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1.  Fundamental rights are not gifts bestowed upon by the state rather an individual possesses them independently of the state. In this context discuss the desirability of reasonable restrictions on various fundamental rights.


  • Fundamental Rights are enshrined under Part III of the Indian Constitution. Articles 12-35 elaborate on the Fundamental Rights in the Constitution. The Fundamental Rights are a crucial instrument to usher in political democracy and ensure freedom, liberty, equality, and justice as envisaged in the Preamble of the Constitution.


  • Fundamental Rights are a part of the Basic Structure of the Constitution. They reflect the mind of the Constitution makers to ensure that the State never infringes on the basic human rights of the citizens of India. They are not given by the State to the citizens rather they are provided as a protection against the arbitrary use of the power of the State against the citizens. They exist independently of the State to ensure human dignity and preserve the equal moral worth of all citizens.


  1. To protect the Sovereignty and Integrity of the State: In order to protect the sovereignty and integrity of the State and ensure that no fundamental right endangers national sovereignty and integrity. For e.g., hate speech to divide India into parts should be restricted and not allowed under Article 19.
  2. Harm Principle: No exercise of fundamental rights should lead to harm to a person or group of individuals and hence the state is entitled to put reasonable restrictions on fundamental rights. For e.g., restriction on movement of citizens to scheduled areas can be effectively restricted by the State.
  3. Health and Public Morality: The exercise of fundamental rights must not negatively impact health and public morality. For e.g., restrictions on the movement of prostitutes to civilian settlements, or restrictions on religious traditions which involve an impact on the health of citizens.
  4. Prevention of Negative Rights: Certain fundamental rights cannot be wrongly claimed giving the excuse that a similar wrong application has been claimed by some other individual. For e.g., an individual group cannot claim the wrong reservation stating that some other group has got the same wrongfully.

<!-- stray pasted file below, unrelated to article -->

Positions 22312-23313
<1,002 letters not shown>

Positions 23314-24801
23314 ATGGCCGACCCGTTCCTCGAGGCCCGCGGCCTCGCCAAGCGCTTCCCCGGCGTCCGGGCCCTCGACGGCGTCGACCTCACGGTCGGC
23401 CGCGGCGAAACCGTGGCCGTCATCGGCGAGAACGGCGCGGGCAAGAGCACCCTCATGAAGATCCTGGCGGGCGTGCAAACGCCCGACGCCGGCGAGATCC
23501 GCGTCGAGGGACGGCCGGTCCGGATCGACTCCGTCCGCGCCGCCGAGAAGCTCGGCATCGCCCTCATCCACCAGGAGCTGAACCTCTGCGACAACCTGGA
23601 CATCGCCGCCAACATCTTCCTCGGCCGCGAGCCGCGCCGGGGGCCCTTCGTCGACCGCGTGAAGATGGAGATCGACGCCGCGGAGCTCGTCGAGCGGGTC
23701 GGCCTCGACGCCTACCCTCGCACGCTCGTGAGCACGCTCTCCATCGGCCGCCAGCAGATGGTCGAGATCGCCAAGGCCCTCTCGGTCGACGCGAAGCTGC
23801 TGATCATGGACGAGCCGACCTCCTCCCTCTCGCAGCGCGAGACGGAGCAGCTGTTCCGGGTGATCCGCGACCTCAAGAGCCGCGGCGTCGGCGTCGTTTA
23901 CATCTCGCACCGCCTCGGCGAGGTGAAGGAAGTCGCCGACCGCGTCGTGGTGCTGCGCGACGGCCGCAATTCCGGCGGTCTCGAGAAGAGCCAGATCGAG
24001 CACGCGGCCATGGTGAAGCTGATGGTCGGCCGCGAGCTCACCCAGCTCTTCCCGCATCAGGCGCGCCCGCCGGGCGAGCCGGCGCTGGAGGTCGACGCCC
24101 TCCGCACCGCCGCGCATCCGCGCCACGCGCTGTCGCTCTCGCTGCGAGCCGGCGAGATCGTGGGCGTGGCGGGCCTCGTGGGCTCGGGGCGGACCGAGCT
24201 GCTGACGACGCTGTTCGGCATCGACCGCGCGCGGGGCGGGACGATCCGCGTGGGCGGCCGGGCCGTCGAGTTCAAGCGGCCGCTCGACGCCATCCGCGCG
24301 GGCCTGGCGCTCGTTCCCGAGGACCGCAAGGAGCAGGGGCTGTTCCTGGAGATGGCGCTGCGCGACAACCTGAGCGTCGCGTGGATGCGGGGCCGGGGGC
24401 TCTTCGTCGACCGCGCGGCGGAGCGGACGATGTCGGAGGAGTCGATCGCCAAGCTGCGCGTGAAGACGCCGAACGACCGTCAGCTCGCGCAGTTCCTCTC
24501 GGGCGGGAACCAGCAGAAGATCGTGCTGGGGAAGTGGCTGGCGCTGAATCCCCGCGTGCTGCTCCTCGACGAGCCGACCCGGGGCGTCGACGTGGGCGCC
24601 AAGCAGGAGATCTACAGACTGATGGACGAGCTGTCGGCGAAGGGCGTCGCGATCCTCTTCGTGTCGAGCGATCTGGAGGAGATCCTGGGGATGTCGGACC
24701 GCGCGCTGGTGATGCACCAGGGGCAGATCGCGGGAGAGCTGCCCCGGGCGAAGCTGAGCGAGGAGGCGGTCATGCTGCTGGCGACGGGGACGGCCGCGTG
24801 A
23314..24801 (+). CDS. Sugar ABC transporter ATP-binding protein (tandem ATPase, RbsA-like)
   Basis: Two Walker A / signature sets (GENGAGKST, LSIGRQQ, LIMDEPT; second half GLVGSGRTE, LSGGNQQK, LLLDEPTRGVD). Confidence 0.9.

5. Equality of Exercise: Every exercise of fundamental rights must be done in such a manner that it is consistent with the similar exercise of rights of other people. For e.g., Freedom of speech and expression cannot be exercised in such a manner that it leads to the marginalization of some other section or group of people.
  6. To Maintain Public Order: Reasonable restrictions can be put on fundamental rights in order to uphold public order and ensure law and order are maintained. For e.g., the right to assemble or form associations cannot be exercised to create a violent mob that can endanger the safety and security of other people.
  7. To Cultivate Respect for Law: Absolute nature of rights may result in people violating laws made by the state for the greater good of the society and nation. For example, freedom of movement cannot be exercised absolutely if it endangers the cultural identity of a tribal group in a particular area or results in the destruction of the environment.
  8. Friendly Relations with the Foreign States: No fundamental right must damage India’s diplomatic relations with other States. In such a person, the fundamental right to speech may be restricted.


  1. Test of Proportionality: Every restriction must satisfy the test of proportionality and the restriction must be proportionate to the objective to be achieved by the State.
  2. Requirement: The restriction must be desirable for the objective stated. The Supreme Court in Anuradha Bhasin Case mentioned that complete restriction on the internet is not necessary for the maintenance of peace and harmony in J&K.
  3. Liberal View: The application of the restrictions must be through the most liberal perspective. For e.g., the application of sedition law should be only in cases that incite immediate violence and must not be to gag protests.
  4. The balance between Rights and Constraints: Restrictions must maintain a fine balance between rights and constraints on the application of such rights. No restriction shall be ultra vires to the provisions of Part III itself.
  5. Consistency: The restrictions should be consistent with the principles of equality, non-discrimination, and due process of law.
  6. Well Documented: The restrictions must be well documented, well written, and enshrined under a law passed by the Parliament.

In this manner, the exercise of fundamental rights can be ensured while maintaining a balance between individual rights, societal rights, and the security of the State. Any restriction on fundamental rights must meet the criteria of reasonableness, proportionality, and necessity.

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